During this period of soul-searching, Margaret attended a public forum that I facilitated on the problem of overscheduled kids and underconnected families. She realized what had happened to her family after they moved to their suburban community: the calls from neighbors warning her that she had to sign her son up quickly if he was not to lose out forever on a chance to play varsity hockey eight years later; the pervasive pressure to spend more to keep up the consumer lifestyle; and the importance of having the kinds of jobs that feed that consumer lifestyle. “Keeping busy” had become a measure of their lives.
Margaret and her husband Jeff soon decided to take the plunge into a radical contemporary lifestyle: one of balance, where the family ate dinner together, hung out together, got enough sleep, and filled in the extra spaces in their lives with sports, music, and hobbies. Jeff turned down a promotion that would require more travel and decided to go to work earlier in the day in order to be home for dinner. Margaret and Jeff decided to enroll their kids only in activities that allowed for dinner hours and did not take up most weekends. And Margaret joined the local “take back your family time” movement to advocate for saner family living and organizational schedules in a world that pulls families apart.
Welcome to the strange new world where being home for dinner is a radical act. For three decades a new spiritual and social justice issue has been arising in our culture and our congregations, but we've been too busy to notice it. It's the problem of time: over-work, over-scheduling, and a chronic sense of hurry. We have become the most productive and the most time-starved people on earth.
U.S. workers now work an average of nine full weeks more than European workers do. Sociologist Juliet Schor calculated that from 1973 to 2000 the average U.S. worker added 199 hours to his or her annual work schedule. We have the shortest paid vacations in the world, and in 2002 Americans gave back 175 million days of paid vacation to employers—time they already had coming. We work more hours than medieval peasants did. Interestingly, two disparate groups in the population are hit the hardest: managers who are forced to be married to their job, and the working poor who often have to work two or more jobs to make ends meet. The Microsoft effect and the Wal-Mart effect, if you will. In between are the millions of workers who are forced to work overtime hours they did not choose to contribute to their employer.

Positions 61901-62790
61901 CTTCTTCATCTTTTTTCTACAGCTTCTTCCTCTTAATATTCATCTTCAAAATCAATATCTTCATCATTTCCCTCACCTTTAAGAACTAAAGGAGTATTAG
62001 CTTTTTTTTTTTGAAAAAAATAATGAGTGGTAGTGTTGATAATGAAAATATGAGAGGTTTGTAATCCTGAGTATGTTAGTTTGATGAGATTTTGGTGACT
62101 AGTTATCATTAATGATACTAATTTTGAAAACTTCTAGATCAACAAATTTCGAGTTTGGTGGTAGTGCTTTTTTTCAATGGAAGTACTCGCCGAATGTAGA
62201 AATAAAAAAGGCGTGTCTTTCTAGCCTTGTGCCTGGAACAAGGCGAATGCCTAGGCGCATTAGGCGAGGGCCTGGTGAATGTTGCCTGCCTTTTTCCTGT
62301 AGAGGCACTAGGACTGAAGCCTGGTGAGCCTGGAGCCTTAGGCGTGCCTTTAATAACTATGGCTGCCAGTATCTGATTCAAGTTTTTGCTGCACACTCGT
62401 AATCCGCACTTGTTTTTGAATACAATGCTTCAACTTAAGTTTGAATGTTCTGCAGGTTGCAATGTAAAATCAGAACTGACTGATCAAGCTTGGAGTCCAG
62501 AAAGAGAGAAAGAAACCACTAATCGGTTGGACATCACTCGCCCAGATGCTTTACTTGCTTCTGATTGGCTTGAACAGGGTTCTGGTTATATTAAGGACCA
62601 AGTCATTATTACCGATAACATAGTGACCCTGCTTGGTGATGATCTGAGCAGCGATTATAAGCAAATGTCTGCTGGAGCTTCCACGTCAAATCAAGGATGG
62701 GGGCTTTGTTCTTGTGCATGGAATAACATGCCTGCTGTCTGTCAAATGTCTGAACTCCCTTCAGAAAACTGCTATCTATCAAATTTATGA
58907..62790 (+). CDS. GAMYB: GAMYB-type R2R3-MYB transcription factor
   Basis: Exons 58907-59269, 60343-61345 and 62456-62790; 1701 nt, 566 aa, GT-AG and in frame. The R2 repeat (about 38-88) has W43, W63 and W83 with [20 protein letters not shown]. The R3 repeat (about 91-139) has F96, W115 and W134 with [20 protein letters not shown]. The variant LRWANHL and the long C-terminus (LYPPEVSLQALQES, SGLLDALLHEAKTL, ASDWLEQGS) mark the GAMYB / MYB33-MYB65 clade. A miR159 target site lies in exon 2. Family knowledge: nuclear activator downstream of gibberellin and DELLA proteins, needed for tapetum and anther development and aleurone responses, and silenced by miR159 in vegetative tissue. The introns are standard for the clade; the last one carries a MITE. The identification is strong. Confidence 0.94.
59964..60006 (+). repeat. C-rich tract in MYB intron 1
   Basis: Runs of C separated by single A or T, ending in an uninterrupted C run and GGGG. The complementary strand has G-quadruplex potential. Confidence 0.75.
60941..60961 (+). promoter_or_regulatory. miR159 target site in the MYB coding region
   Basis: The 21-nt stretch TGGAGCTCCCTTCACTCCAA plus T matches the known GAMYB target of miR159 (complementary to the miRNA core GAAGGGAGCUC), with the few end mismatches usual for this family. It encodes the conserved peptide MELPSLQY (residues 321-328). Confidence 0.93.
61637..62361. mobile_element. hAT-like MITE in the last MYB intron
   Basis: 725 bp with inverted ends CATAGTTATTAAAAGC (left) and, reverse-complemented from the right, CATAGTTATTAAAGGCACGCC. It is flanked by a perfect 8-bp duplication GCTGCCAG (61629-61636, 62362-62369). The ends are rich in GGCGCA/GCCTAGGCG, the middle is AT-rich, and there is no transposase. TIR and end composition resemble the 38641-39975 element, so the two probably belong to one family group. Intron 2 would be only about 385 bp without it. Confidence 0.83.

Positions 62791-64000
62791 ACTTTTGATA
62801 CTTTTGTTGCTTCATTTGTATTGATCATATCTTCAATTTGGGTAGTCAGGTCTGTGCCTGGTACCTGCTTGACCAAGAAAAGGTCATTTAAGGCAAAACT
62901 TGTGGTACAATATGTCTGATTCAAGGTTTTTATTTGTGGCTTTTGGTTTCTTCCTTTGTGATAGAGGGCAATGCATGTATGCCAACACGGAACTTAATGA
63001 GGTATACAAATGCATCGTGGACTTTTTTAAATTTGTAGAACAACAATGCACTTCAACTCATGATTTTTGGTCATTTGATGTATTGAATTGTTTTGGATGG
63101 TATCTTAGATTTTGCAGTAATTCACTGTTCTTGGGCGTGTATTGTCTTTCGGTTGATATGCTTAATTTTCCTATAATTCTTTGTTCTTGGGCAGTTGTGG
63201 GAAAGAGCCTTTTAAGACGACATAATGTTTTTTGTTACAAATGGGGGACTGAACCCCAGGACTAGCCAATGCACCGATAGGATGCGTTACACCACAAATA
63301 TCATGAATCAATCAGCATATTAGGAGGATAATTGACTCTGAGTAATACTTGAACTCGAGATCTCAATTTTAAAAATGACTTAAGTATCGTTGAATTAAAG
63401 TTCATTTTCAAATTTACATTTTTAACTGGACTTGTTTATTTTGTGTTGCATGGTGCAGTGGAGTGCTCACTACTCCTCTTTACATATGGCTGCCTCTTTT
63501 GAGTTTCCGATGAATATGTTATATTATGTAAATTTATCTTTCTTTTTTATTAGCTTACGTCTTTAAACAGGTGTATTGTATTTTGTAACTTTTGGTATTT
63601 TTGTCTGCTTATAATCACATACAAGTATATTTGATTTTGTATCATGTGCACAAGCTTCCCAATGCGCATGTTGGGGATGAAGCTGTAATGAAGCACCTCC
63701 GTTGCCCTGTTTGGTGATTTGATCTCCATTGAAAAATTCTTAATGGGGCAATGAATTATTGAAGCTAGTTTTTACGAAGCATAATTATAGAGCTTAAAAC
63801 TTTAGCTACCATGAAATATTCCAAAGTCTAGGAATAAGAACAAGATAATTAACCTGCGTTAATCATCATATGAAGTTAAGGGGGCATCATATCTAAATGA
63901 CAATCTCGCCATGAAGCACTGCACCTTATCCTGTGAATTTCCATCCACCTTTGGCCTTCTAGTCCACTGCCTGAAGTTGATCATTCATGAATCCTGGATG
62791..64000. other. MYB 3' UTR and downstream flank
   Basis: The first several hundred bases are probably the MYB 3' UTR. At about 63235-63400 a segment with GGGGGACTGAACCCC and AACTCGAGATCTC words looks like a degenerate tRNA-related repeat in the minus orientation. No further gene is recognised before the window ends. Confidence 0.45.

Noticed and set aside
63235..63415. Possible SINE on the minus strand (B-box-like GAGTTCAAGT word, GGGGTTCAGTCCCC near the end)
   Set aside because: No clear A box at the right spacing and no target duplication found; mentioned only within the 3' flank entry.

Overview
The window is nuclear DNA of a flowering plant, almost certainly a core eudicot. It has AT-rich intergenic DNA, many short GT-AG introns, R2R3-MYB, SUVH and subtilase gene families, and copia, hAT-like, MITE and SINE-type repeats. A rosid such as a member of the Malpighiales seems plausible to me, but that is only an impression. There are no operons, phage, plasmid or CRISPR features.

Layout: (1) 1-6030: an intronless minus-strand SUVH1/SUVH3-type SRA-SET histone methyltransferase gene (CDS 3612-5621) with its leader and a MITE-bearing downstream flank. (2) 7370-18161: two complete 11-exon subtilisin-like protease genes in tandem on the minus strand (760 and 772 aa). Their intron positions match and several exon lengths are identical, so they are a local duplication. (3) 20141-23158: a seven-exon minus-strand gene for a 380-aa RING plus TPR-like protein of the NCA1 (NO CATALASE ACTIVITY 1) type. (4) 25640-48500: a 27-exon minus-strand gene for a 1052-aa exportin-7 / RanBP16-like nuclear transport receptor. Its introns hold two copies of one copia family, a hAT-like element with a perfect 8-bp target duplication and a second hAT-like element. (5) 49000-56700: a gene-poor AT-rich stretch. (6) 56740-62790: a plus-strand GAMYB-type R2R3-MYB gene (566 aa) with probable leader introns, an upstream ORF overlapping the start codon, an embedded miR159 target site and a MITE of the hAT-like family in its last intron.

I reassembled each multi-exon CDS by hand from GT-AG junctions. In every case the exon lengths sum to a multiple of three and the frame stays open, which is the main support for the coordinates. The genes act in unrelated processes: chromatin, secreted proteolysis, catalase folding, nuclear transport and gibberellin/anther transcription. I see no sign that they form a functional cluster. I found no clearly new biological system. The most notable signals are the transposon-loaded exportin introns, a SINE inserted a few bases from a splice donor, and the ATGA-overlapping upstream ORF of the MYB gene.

When we are not working, we are more hurried than ever before. According to a University of Michigan study, our children have lost large amounts of play time and unstructured outdoor time in the past few decades. Their structured sports time has doubled, but their meals at home have declined. Parents are spending more time shuffling kids to soccer and music lessons. And yet big increases in homework time have not been accompanied by improvements in learning.
Even adults who are not raising children report a chronic sense of hurry, according to time use researchers. We've turned being “busy” into a benign, expected experience—as witnessed by the jolly greeting “Keeping busy?” The correct answer is “Yes, of course.”